Recent studies featured in the Sacramento Bee yesterday speak to the modern challenge of our time: distraction from what really matters and truth.
The seductive distraction of cyber technology that interferes with our God-given ability to think for ourselves is something with which children must contend before they learn to walk. And for our children of the Web, born 1990 and later who cannot imagine a world with WWW connectivity, and their parents, this is truly a power crisis.
The Bee report indicated that there is evidence from an MTV study that children are being more selective about the social media channels (such as SnapChat and Instagram) and seeking privacy and are thereby “mono-tasking.” At the same time another study by professor Larry Rosen, at California State University Dominguez Hills, finds that the devices, regardless of the apps, are distracting and stimulate anxiety which inhibits ability to focus and learn.
The challenge for parenting cyber-powered kids is to recognize that we have the authority, all of us, to rise above the distraction of the seductive applications and be purpose-driven. It is the authority model of civil liberty that made the founding of the American republic possible: God is sovereign over the individual, who grants us intelligent life and free will. Power is therefore something that cannot be taken from you. But it can be surrendered.
The challenge for the modern family, therefore, is to create a culture that encourages the responsible use of free will in the network culture – or thinking for yourself.
Last week Lois Evans, who runs a pastor wives ministry at the Oak Cliff Bible Fellowship Church in Dallas, spoke at the KFIA Women in Ministry symposium at Bridgeway Christian Church in Rocklin. Her message is one that offers hope and encouragement for parenting as a divine appointment.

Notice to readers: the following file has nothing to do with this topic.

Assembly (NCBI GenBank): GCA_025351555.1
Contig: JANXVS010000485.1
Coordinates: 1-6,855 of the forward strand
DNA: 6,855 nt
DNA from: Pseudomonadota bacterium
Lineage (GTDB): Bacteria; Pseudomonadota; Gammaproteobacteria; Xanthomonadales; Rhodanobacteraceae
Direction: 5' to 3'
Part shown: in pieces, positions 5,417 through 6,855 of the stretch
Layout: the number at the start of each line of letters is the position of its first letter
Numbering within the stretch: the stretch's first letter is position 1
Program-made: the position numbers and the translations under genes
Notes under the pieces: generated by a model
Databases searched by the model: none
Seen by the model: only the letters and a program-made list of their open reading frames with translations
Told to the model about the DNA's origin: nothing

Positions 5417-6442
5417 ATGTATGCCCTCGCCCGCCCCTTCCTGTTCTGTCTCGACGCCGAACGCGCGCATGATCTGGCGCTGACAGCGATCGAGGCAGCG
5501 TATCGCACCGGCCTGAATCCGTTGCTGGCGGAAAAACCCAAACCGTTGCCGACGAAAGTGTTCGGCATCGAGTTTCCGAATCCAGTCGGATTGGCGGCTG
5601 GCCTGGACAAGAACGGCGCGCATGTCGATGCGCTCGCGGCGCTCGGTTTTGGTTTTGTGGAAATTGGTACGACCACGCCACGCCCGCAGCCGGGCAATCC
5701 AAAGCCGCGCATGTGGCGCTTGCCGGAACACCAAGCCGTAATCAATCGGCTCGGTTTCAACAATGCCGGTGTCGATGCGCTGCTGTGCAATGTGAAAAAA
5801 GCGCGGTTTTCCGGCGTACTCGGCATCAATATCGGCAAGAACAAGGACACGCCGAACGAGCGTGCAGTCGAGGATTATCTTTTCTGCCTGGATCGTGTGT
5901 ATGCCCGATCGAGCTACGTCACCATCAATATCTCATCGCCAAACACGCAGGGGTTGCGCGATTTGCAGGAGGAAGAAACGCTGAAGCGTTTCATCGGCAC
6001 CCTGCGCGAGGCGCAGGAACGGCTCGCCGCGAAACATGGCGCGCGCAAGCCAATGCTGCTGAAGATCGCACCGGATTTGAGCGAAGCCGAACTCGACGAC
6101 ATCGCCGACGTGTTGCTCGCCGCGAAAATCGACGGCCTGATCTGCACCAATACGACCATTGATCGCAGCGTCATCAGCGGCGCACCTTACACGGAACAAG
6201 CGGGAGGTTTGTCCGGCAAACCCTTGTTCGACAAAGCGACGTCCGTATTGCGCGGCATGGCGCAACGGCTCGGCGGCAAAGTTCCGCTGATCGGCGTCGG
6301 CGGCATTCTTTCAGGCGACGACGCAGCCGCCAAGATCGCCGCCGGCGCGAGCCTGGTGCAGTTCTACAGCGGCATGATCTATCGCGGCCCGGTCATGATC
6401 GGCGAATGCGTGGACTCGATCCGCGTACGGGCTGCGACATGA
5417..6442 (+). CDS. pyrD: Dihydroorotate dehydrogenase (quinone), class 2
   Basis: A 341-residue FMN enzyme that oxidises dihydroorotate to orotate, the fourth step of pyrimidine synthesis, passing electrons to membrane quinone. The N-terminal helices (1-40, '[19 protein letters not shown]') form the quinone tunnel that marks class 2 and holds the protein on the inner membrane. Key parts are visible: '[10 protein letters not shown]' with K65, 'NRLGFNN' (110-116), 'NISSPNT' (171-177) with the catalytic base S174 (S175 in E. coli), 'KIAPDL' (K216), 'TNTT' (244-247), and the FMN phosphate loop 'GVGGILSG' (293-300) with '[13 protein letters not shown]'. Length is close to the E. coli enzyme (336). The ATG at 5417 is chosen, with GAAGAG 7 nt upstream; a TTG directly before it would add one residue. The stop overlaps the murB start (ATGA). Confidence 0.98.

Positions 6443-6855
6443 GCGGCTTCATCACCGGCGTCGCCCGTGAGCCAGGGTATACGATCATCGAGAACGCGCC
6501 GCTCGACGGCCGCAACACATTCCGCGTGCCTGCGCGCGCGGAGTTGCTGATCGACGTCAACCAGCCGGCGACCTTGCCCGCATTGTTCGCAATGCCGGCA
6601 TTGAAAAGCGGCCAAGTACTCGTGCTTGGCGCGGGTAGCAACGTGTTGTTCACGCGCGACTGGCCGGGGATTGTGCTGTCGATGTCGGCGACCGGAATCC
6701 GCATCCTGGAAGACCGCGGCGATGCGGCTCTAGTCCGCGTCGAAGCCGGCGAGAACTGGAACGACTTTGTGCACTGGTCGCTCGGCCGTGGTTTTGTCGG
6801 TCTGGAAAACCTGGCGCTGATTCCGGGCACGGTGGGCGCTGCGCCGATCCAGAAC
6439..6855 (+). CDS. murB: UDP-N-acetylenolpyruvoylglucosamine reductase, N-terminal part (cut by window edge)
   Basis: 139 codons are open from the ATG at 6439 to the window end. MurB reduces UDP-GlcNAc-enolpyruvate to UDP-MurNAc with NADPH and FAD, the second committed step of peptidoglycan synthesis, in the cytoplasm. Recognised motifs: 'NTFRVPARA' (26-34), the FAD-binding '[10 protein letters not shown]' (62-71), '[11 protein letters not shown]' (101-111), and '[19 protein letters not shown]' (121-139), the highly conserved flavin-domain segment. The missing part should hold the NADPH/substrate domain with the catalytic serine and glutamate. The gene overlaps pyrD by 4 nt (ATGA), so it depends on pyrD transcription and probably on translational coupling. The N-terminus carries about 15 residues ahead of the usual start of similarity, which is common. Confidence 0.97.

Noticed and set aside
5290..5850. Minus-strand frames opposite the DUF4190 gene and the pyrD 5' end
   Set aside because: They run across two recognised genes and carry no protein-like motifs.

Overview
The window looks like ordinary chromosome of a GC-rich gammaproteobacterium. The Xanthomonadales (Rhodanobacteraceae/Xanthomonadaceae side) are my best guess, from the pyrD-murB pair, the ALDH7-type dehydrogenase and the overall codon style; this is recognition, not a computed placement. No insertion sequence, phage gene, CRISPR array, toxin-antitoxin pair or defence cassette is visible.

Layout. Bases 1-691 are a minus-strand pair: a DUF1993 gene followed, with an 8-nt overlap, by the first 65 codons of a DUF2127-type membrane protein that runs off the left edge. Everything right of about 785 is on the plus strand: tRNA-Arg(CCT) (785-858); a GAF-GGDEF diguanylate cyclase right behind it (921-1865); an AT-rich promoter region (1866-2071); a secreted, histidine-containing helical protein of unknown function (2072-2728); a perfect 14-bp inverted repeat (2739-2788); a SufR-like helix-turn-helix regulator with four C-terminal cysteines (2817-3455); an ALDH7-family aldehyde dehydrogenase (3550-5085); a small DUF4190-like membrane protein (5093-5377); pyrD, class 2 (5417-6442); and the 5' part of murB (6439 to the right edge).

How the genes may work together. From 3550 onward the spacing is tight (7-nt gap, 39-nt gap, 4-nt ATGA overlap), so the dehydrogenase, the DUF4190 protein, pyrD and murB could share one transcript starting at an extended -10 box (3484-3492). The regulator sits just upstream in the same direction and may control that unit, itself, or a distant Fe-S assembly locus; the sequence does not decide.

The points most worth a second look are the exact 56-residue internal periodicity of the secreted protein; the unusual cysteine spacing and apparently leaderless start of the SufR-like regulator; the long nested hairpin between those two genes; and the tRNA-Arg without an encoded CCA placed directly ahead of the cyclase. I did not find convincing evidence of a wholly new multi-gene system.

“We are bombarded by directions and information from our smartphones and blackberries,” Evans said. “But we must learn to stay in our lane. Stop looking into the faces of people and look into the face of Jesus. Find time to be still and hear from the Lord. When we are too busy, we are missing God’s provision and peace.”
Evans offered encouragement for parents who are experiencing the anxiety and drudgery of day-to-day life raising children in this topsy-turvy world filled with distractions and untruth. “What you are doing right now matters,” she said. “Be careful who is speaking into your life. He qualifies ‘the called’. Be confident that He has your back.”
This confidence of the authority in each of us to be the parent is more important than ever. When we have confidence in our children to be independent thinkers, and we express house rules as a way to be free from the manipulation of the bullies and commercial interests in the network, our children will find a measure of peace and prosper.
For more about establishing house rules as civil liberty go to: House rules as empowerment for children
- Banana Moments: Help for Parenting in the Network Culture
- The Authority In Me (asserting parental authority in the network)
- Bridgeway Christian Church
- Fresh Start Family Culture Builder for Household Executives
- CyberParenting Topics on The Fish 103.9FM Tuesdays
- Follow Joanna @CyberParenting
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